Note the clever use of the words "ammu" and "konu" - as if it makes very good business sense to sell something that is transient to buy some something permanent.
I assume folks know the story of Emperor Sibi.
Note for rAnAre - do you remember the excellent Sibi harikatha in Shaavukaaru movie (sung by Ghanatsala)? "శిబికీ సాటి దొరా, లేడు ధరా .."
Anyway, let's get back to our story.

చ. తెవు లయినం, గ్రహం బయిన, దేలయినం, గరమైన, నాత్మ పెం
దెవు లయినన్, జలంబయిన, దెక్కలి యైన, మృగాగ్నులైన, మే
ల్తవు లయిన, న్వ్రణం బయిన, ద్రాచయినన్, బిడుగైన దీర్చు పే
లవ తను వూరకే చెడ కిలన్ గృశునొక్కని బ్రోచుటొప్పదే.
"There are many cases by which one may lose life - illness, fate, scorpion, poison, mental tension, water, robber, wild animals, fire, venereal disease, ulcer, snake, lightning - any one of these is sufficient to lose one's life unnecessarily. In stead, isn't it better to feed one who is starving? "

After this prelude, Dasari launches into a long monologue, exhorting the demon that eating huan flesh is not befitting to someone of his stature. This monologue is written as a long prose section, and is an interesting mix of natural science and Hindu mythology. This also shows that, though Dasari is uneducated, he is well-versed in the traditional knowledge of the Sanatana Dharma and mythology.

Dasari's basic argument is this: You demons are not wild animals - you are superior even to humans. In what respect are you less than your cousins, the gods? It is not befitting that you desire such impure meal. Moreover, when the time comes, all living things must face Yama, the god of death. Shouldn't one think of the future and prepare for it? Moreover, your cousins, the gods, have attained superior powers only through their pure (sattva) habits like eating from yajna offerings. So it was said in the scriptures. Now that I've told you all this, you consider the pros and cons and act accordingly.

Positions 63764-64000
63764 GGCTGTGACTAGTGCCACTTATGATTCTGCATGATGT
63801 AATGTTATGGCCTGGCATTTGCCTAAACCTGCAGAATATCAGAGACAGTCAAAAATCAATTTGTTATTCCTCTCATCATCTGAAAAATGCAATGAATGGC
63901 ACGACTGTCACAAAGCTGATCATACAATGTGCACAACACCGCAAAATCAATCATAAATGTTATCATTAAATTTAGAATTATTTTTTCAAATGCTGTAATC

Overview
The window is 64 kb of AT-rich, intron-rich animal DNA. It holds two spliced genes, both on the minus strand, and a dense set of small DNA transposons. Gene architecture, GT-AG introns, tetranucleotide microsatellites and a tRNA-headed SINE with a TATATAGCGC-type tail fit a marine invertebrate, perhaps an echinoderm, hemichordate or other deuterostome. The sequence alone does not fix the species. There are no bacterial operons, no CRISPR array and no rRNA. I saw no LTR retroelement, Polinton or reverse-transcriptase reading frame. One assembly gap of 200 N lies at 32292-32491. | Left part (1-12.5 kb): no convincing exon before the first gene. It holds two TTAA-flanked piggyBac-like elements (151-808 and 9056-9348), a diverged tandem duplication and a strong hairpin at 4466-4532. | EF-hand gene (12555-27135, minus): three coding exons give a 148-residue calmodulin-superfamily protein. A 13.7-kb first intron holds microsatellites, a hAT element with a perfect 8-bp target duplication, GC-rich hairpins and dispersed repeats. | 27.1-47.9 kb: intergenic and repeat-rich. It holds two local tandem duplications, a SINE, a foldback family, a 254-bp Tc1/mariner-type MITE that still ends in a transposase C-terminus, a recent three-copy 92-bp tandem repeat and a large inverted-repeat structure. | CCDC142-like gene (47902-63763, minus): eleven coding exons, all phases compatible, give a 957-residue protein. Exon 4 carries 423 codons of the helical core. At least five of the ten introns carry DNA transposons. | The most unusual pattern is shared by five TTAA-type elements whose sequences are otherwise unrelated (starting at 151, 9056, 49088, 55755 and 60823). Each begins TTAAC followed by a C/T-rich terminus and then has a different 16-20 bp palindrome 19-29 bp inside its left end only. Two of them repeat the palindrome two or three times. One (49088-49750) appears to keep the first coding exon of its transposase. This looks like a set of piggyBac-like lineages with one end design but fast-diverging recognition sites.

To which, the demon responded with an insulting laugh and said:

క. చంపకు చదువుల మేము ప
ఠింపని శాస్త్రములె? మా పఠింపని శ్రుతులే?
యింప వవి నమ్మవే ‘బ్రథ
మాం పిబతే వహ్ని’ యనెడు మాటవు గాదే?

"Don't kill us with your preaching. Is there a subject which we haven't learned? Any scriptures we've left unread? Those are not palatable to us."

తే. హరికి సఖుడును రథమును నగు గరుడుడు
దొరకినమృతంబు సురలకు మరలనిచ్చి
యహులు కూడుగ వరమున నడిగి కొనడె?
యమృతమైనను జవుల జాత్యన్న సమమె?

"Moreover, Garuda who is the close attendant and the carrier of Vishnu - after obtaining ambrosia (amrutamu) with a lot of effort, didn't he give it back to the gods, and , in stead, receive a boon of snakes as his food? Can even ambrosia compete in taste with food that is appropriate for one's birth?"

It is a popular notion in Hindu folklore and mythology that eagles and snakes are enemies by birth. This notion is substantiated by the story of Garuda, the divine eagle, and his perpetual grudge against the snake clan. I am sure the readers are familiar with Garuda's tale.
This line of stubborn argument by the demon, mixing up scriptural knowledge and earthy aphorisms, evokes a chuckle in the mind of the reader. One can hear the sneer in his voice!

చ. నిదురయు గూడు బో జదివి నేనిట గన్నది యేమి యెవ్వడీ
చదువుల యర్థ వాదపు మృషల్విని బేల్పడు నీవు మా యెడం
జదువుల మాటలాడి కన జాల వొకానొక మెచ్చు నొక్కడీ
చదివిన కూర వింత చవి చాలగ దెమ్మను మెచ్చు తక్కగన్.

"What did I gain by diligent studies, ignoring sleep and food? No one is going to be deceived by the lies proclaimed by these scriptures you quote. 'Oh, this food full of learning is really tasty, bring on some more!' - this is the only exclamation you will get out of me if you spout scriptures like this. You won't get anything else!!"

This poem may be quoted as an epitome of ridicule and sarcasm. The demon says, "I'm going to eat you anyway. Your scriptural knowledge is like a spice that adds to the taste when I eat you." The reference to losing sleep and food for studies should ring a bell with even present day students :-)

Upon hearing the demon's ridicule, Dasari thinks to himself that there is no use in further argument with such illogical being. However, he gathered some enthusiasm and pleaded with the demon, saying,
"You are famous among the demons as the greatest. I am insignificant and I can't argue with you. I do not try to prevent you from eating me. I have been observing a penance. I pray that you grant me this one request!"

క. ఈ కురగటి యీకురుగుడి
వైకుంఠుని బాడి వత్తు వ్రతముగ దత్సే
వాకృతి కడపట నశనము
నీకౌదు న్ముఖ్య మిదియ నేడగు తుదకున్.

"I have to sing the praises of Sri Vishnu at the nearby Tirukkurungudi shrine - this is my penance (vratamu). As soon as this service is done, I shall return and you can eat me. This is the most appropriate outcome for today."

What is the demon's reaction to such request?
(to be continued)